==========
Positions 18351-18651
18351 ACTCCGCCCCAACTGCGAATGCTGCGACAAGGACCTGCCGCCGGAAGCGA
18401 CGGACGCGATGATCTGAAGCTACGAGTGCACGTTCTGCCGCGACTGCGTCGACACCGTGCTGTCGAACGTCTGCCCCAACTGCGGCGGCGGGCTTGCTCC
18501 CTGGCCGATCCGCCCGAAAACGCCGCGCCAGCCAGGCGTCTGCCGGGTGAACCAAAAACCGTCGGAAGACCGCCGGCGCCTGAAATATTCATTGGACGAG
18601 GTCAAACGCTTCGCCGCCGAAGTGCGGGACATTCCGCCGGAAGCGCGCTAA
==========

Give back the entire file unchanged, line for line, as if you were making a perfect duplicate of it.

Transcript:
Positions 18351-18651
18351 ACTCCGCCCCAACTGCGAATGCTGCGACAAGGACCTGCCGCCGGAAGCGA
18401 CGGACGCGATGATCTGAAGCTACGAGTGCACGTTCTGCCGCGACTGCGTCGACACCGTGCTGTCGAACGTCTGCCCCAACTGCGGCGGCGGGCTTGCTCC
18501 CTGGCCGATCCGCCCGAAAACGCCGCGCCAGCCAGGCGTCTGCCGGGTGAACCAAAAACCGTCGGAAGACCGCCGGCGCCTGAAATATTCATTGGACGAG
18601 GTCAAACGCTTCGCCGCCGAAGTGCGGGACATTCCGCCGGAAGCGCGCTAA